Capital Critics' Circle
Le cercle des critiques de la capitale

Reviewing Theatre in Canada's Capital Region
La critique théâtrale de la région Ottawa-Gatineau

The Heart of Robin Hood: A legend turned on its head at the A.R.T.

Reviewed by on    Professional Theatre  

John Dean, Christina Bennett Lind, Christopher Sieber

Photo, Evgenia Eliseeva.

The American Repertory Theatre (A.R.T.) is celebrating the holiday season with The Heart of Robin Hood, an updated, highly physical, and comic version of the old chestnut, with a little violence thrown in for good measure. The play, written by David Farr and directed by the innovative Gisli Örn Gardarsson, was first presented at the Royal Shakespeare Company (RSC) in England.

Gardarsson, a founder of the experimental Icelandic theatre and film company Vesturport, has staged a number of its widely renowned productions, which, like The Heart of Robin Hood, have been adaptations. In order to achieve a Vesturport-like quality at the RSC and the A.R.T., Gardarsson imported most of his technical team from the Icelandic Company.

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Be a Friend, the Musical: Orpheus Musical Theatre Society has produced a playful packaging of serious content that works for young children.

Reviewed by on    Theatre in Ottawa and the region   , ,

be a friend 002  Photo: Barbara Boston. Sammy Skunk (Fabian Santos) and Mommy skunk (Donna St.Jean).

Iris Winston’s award winning play for children, based on the trials and tribulations of Sammy Skunk whose physical difference turns him into a pariah of the Squirrel community, takes on some very serious issues about bullying, racism, prejudice and all the things that young people confront in schools and on the streets of our urban society. The audience of 3 to 10 years olds seemed to be listening intently to this musical adaptation as poor Sammy, (an excellent Fabian Santos who had all our sympathy with his fluffy white tail and oily black nose) sung about wanting so much to fit in after he and his mom (an upbeat and wise momma skunk, played with much warmth by Donna St. Jean) had to move to a new neighbourhood.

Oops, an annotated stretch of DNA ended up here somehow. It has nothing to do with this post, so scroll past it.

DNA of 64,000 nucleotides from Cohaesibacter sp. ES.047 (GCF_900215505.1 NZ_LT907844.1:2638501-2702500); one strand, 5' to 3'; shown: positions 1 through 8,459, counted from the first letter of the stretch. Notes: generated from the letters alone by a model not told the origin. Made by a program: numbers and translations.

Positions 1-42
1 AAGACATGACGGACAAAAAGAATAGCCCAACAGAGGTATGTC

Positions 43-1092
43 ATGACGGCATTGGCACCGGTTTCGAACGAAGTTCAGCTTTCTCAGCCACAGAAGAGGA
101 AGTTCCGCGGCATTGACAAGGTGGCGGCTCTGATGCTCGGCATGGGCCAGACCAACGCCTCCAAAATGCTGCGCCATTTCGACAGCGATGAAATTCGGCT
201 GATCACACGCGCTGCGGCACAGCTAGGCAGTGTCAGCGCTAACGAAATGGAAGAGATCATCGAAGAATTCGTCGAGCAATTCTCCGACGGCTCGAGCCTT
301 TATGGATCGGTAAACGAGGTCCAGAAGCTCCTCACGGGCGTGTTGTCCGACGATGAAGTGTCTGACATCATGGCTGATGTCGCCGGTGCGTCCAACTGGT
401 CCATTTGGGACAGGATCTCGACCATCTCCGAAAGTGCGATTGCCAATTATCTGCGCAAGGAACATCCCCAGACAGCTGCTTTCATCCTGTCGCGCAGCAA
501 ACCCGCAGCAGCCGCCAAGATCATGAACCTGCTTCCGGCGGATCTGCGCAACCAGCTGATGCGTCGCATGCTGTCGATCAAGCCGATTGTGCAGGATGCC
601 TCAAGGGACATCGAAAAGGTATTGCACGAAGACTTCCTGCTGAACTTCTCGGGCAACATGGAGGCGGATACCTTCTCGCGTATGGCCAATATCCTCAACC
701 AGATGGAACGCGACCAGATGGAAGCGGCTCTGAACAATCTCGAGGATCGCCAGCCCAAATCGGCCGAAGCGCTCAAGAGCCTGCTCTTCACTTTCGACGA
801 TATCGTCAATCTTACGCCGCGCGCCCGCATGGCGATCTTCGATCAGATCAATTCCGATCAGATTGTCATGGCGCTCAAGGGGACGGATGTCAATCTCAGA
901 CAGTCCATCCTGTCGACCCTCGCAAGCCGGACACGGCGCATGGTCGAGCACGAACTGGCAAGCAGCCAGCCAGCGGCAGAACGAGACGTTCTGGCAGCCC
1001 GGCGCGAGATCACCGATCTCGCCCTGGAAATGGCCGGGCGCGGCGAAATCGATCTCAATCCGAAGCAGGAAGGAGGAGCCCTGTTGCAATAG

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Be a Friend: A Charming Family Musical

Reviewed by on    Theatre in Ottawa and the region   , ,


Photo. Andrew Simon . Squirrel with Thompson.

Be A Friend, the delightful children’s mini-musical that is Orpheus Theatre’s Yuletide gift to the community, knows how to communicate with its young audiences. It doesn’t talk down to them as it tells the story of a lonely skunk named Sammy and his search for a friend. Without being the least bit preachy, it delivers an effective message against prejudice and for accepting people who are “different.” The opportunity for audience participation is built into Iris Winston’s lively and imaginative book, which is based on her award-winning play, Let’s Be Friends. And a further trump card comes from the songs with their nifty lyrics by Gord Carruth and engaging melodies from Carruth and Bart Nameth.


Same little fellow discovers the set..Photo: Andrew Simon

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The Sound of Music: a Dismal Wrong-headed Revival of this Musical